To know history is also to become Catholic. We, along with the Orthodox are the only Churches that stretch right back to Christ and the Apostles. The true faith has literally been handed from the apostles to their successors the bishops through the laying on of hands. We have a living Tradition of cherished teachings and memories going back to Christ himself.
Sadly the upheaval of the 16th century led to the Protestant denominations of today which were largely severed from history and Tradition. Sola Scriptura! (Scripture alone!) the cry went up, as if Scripture could be divorced from the Church, and sacred history that gave it birth. An immense and ahistorical rupture severed many Christians from their sacred inheritance.
Today there are often claims by many in the Protestant denominations that some Catholic teaching or another is either unbiblical or was invented in the Middle Ages or later. But to study history puts the lie to this claim and to read the Fathers of the Church is to enter a very Catholic world. To read the Fathers throws opens a door to the earliest centuries of the Church stretching back to as early as 100 AD a the very close of the Apostolic age. It is almost like a seamless garment. As the last Book of Scripture was being written around 90 AD, the first letters and documents of the Fathers began being circulated among the faithful. They cast light on the earliest history of the Church and we discover that world to be Catholic, a world wherein sacraments are on glorious display along with Scripture, a world where in authority and unity are insisted upon, a world of Bishops, Priests, Deacons and of the Popes. Protestant imaginings of the Church simply do not stand the test of history which testifies overwhelmingly to things Catholic.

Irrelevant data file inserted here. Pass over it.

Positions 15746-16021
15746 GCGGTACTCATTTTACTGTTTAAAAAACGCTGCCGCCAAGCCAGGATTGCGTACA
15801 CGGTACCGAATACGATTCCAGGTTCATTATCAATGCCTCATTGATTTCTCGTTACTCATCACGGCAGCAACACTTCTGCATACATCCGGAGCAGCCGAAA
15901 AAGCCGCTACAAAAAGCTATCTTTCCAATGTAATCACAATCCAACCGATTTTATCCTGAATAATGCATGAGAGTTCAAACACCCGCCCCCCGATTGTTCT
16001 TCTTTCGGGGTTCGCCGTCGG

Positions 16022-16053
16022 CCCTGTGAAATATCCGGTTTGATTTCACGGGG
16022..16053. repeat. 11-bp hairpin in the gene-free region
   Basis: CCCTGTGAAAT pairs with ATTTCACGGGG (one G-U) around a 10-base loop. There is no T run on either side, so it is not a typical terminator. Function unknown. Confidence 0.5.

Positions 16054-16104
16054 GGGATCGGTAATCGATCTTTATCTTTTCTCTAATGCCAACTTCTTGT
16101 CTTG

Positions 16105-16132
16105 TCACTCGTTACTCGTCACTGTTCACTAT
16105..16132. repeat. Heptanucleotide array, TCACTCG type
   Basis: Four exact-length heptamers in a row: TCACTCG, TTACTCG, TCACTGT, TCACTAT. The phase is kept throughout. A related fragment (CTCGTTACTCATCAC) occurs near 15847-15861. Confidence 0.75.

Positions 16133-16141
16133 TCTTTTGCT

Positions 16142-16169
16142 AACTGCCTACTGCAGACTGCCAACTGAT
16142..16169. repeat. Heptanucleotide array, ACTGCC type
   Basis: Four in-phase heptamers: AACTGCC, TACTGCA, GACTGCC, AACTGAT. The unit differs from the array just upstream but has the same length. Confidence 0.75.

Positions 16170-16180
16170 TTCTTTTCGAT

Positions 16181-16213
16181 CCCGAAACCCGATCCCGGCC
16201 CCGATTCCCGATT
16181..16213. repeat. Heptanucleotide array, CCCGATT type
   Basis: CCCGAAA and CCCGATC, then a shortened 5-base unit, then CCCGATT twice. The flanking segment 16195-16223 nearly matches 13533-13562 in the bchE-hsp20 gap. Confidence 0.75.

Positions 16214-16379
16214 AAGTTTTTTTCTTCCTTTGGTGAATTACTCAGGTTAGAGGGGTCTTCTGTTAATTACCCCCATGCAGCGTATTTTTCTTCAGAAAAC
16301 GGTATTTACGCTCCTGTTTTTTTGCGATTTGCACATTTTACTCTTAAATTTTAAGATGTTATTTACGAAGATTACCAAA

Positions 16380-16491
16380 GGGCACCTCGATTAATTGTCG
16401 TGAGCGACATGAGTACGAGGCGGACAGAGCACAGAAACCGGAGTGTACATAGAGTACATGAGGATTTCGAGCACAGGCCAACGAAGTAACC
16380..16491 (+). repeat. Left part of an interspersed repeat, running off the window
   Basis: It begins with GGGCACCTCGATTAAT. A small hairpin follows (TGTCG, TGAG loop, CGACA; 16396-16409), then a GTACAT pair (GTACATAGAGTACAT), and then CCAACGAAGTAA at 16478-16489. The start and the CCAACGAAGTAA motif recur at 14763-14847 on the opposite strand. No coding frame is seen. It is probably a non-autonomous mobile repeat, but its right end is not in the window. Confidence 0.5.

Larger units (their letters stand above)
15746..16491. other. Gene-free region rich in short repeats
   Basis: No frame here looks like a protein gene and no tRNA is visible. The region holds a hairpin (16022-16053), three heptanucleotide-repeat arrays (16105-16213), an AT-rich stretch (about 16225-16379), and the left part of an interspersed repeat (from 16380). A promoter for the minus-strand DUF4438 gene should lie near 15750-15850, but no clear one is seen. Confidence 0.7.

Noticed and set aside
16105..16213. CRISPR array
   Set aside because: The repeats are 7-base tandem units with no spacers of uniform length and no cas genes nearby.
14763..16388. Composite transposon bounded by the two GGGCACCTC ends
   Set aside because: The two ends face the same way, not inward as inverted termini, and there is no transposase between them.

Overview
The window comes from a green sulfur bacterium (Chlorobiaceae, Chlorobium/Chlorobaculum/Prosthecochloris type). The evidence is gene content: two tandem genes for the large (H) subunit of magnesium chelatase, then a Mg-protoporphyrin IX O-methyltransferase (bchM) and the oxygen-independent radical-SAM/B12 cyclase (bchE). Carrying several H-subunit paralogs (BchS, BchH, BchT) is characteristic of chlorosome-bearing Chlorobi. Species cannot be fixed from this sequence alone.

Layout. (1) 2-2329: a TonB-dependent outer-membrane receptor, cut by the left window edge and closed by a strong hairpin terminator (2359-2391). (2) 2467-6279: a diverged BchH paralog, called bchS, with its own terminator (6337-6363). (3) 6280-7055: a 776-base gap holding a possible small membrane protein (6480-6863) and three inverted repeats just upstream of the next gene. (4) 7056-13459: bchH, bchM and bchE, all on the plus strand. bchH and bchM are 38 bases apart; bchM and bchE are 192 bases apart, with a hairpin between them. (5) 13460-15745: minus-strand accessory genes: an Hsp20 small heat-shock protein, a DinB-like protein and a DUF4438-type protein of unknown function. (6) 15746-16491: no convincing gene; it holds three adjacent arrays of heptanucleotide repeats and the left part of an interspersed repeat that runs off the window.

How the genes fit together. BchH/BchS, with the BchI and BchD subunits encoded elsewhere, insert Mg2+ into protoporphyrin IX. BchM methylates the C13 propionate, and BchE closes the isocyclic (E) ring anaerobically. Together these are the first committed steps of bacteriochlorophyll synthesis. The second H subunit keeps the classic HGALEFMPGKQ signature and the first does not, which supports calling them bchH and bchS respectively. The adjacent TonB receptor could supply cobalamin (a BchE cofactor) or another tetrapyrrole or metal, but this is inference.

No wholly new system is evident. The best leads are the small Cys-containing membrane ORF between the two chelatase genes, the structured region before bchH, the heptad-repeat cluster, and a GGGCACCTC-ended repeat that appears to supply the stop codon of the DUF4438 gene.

“To know history is also to become Catholic.”
I know and have read history and do not believe what you wrote is true. Neither is it the focus of this thread.
I’ll pass and let the thread continue on topic.